The Health Beat Blog

Monday, Mar 17 2014 05:14 PM

Hospital works to prevent children's burn injuries

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    By Felix Adamo / The Californian

    Four-year-old Curtis Cain IV sits with his mother, Latasha Thabet, as they wait to see a physician assistant at San Joaquin Community Hospital's Grossman Burn Center/The Aera Clinic. Curtis was scalded with a hot liquid while playing around a kitchen stove. The scars on his back are skin grafts used in the treatment and healing process.

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    By Felix Adamo / The Californian

    Physician assistant Stephen Hanson of the Grossman Burn Center/The Area Clinic at San Joaquin Community Hospital.

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    By Felix Adamo / The Californian

    Four-year-old Curtis Cain IV hugs his mother, Latasha Thabet, as they wait to see a physician assistant at San Joaquin Community Hospital's Grossman Burn Center/The Aera Clinic. On his back are skin grafts used in the treatment and healing process following a scalding accident last year.

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    By Felix Adamo / The Californian

    Four-year-old Curtis Cain IV brings a smile to the faces of physician assistant Stephen Hanson, right, Silvia Rodriquez, RN, and his mother. Latasha Thabet, following his check-up on burns he received from a scalding accident last year.

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BY COURTENAY EDELHART Californian staff writer cedelhart@bakersfield.com

Little Curtis Cain IV knew he wasn't allowed near the stove when adults were cooking, so he was more worried about getting in trouble than the hot grease sizzling on him when he said to his mother, "I'm sorry, it was an accident."

That's how Latasha Thabet found out her son, then 3, had suffered second-degree burns on his shoulder, back and leg. Thabet had been working on a computer while her sister cooked for a family get-together. Her sister stepped away from the stove for only for a moment. That was long enough for Curtis to throw a toy up there. When he stood on tip toe to try to retrieve it, he bumped a skillet full of grease.

"I didn't realize how bad it was, at first, because he still had his clothes on," Thabet, 33, said. Then she lifted the preschooler's shirt and saw the raw, pink skin glowing in contrast to the dark brown of the rest of her African-American son. That's when she screamed.

Children comprise 40 percent of the patients treated at San Joaquin Community Hospital's Grossman Burn Center, and scalding is the most frequent type of injury the center sees. Most often, it's an accident in the kitchen or bathroom, where it only takes a second for little ones to get into trouble.

"Children move so quickly, even parents with the best of intentions to keep their children safe can have one get away from them," said burn center director Karen Garner.

The hospital has an ongoing campaign to raise awareness of burn injuries in children. It distributes a flyer with safety tips for babysitters, and last month began handing out bathtub thermometer cards to pediatric patients. The cards can be hung on a shower arm and dipped to test bath water, which should never be higher than 100.1 degrees.

If a child is accidentally burned, the first thing to do is cool the skin with cold water, but don't cover it, Garner said.

"Anything that you cover the burn with traps the heat and makes the skin burn more deeply than you would see otherwise," she said.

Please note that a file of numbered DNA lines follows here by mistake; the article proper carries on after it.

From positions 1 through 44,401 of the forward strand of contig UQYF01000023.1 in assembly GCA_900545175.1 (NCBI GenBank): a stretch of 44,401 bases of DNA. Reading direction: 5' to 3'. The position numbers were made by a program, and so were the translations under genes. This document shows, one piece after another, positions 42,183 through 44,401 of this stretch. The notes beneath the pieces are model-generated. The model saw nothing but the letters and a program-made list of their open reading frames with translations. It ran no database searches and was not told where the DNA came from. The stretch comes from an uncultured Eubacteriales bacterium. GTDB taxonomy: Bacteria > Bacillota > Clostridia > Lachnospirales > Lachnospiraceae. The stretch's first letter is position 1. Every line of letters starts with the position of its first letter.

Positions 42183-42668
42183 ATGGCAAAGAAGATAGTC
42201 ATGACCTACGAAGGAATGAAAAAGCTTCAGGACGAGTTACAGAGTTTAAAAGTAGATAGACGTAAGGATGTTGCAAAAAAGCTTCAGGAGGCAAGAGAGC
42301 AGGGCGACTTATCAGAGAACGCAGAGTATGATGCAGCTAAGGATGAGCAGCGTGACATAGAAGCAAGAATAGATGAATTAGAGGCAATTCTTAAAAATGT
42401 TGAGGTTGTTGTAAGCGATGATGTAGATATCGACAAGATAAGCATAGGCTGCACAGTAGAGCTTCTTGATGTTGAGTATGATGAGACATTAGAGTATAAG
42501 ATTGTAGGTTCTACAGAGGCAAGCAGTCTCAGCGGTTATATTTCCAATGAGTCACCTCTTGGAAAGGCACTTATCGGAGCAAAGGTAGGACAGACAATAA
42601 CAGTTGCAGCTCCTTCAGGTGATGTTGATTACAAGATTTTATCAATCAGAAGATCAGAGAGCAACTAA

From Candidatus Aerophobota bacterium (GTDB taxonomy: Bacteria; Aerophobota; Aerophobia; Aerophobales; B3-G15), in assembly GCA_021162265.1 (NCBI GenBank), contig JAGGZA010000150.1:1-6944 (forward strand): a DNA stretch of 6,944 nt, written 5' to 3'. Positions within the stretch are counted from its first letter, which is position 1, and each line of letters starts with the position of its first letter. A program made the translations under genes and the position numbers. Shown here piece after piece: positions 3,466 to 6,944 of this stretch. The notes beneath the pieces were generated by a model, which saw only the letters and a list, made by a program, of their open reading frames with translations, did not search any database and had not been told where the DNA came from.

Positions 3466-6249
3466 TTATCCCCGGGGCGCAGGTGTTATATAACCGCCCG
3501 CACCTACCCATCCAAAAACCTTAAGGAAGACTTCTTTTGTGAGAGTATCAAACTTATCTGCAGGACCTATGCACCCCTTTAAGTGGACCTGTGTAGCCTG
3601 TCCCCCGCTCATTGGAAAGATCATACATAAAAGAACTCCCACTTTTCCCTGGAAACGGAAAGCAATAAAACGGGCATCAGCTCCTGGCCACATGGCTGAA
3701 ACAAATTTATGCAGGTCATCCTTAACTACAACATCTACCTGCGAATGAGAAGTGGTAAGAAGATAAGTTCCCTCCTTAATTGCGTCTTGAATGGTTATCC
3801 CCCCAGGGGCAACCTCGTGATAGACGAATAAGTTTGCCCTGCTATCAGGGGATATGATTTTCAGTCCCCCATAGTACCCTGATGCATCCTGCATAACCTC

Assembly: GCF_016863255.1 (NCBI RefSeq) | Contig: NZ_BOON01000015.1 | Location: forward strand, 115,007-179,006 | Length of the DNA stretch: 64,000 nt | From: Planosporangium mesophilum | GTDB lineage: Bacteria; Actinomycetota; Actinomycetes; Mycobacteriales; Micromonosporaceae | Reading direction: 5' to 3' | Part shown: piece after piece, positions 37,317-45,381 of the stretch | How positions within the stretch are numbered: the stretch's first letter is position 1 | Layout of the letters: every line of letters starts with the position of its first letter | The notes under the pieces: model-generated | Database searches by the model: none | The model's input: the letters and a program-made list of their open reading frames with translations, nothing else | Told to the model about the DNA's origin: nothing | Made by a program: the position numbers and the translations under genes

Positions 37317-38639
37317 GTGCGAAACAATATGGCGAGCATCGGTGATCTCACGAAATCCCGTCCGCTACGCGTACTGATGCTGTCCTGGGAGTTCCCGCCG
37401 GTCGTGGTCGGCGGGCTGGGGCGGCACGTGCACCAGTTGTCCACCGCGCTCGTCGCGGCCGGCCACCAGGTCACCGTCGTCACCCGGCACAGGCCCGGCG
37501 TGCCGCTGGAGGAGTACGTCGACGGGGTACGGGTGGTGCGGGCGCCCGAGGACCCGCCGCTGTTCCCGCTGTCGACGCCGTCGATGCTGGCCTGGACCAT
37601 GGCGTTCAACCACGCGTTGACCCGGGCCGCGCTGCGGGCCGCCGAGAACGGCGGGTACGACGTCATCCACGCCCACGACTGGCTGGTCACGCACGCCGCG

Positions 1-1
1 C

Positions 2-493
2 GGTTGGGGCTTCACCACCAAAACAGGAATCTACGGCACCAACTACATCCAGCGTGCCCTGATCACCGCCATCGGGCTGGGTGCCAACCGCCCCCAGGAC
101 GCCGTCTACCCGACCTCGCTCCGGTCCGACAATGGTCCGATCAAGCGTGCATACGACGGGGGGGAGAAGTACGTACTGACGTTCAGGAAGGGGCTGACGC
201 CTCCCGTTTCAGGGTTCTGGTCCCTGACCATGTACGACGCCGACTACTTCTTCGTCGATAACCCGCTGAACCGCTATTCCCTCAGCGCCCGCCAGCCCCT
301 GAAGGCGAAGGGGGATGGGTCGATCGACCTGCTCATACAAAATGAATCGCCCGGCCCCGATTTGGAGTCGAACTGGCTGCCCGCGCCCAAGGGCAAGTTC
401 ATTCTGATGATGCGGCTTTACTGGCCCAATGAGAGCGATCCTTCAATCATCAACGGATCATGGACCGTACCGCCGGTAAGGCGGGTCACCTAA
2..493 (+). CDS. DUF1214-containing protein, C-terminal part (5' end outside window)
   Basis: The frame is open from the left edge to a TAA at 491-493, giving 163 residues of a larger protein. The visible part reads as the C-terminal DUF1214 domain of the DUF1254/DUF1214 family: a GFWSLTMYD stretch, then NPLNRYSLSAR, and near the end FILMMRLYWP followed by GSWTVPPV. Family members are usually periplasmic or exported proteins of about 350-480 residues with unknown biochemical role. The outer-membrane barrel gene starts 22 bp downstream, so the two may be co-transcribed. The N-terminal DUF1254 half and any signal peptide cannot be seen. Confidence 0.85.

There are all sorts of old wive's tales about topical treatments such as butter or toothpaste. Those, too, could actually make a burn worse, Garner said.

Burns can become infected, and when they go down to a joint or muscle they can potentially restrict a child's ability to move for the rest of his or her life, so it's important to get medical help for serious burns right away, Garner said.

Curtis' mother called 911 after her son was scalded in May of last year, just two days before his fourth birthday.

The emergency dispatcher had her put cold water on the wound until paramedics arrived to take Curtis to the burn center, where he was admitted and ended up staying almost two weeks.

Thabet's son ultimately had skin removed from his scalp and grafted onto the burn area, where it healed over time with the assistance of a pressure garment he wore at night to keep the skin flat.

Some people are genetically predisposed to thick scar tissue that makes even minor cuts raised and conspicuous, but Curtis hasn't had that problem, said physician assistant Stephen Hanson, who examined the child Monday at a follow-up visit at San Joaquin's outpatient burn center.

There is still minor discoloration on the graft area that will be there for the rest of Curtis' life, but the skin is brown and smooth.

"This looks really, really good," Hanson said, touching Curtis's back as the boy played with a teddy bear named -- what else? -- Curtis. "We'll just keep an eye on it."

Complications can arise long after an initial burn, so patients typically have to come in for regular check ups for 18 months after the injury.

Curtis has the full range of motion in his burned shoulder, and the hair has grown back in the area of his scalp that was harvested for the skin graft.

"Hair follicles are very deep in the skin, so that wasn't affected," Hanson said.

Curtis' mother nodded gratefully. "You can't even tell," she said, stroking her son's black hair softly.

Thabet is now extra vigilant about keeping Curtis out of the kitchen when the stove is on. And she wants other parents to hear her story so no other children will have to endure what her son went through.

"You always hear about this stuff, but it's different when it happens to you," she said.

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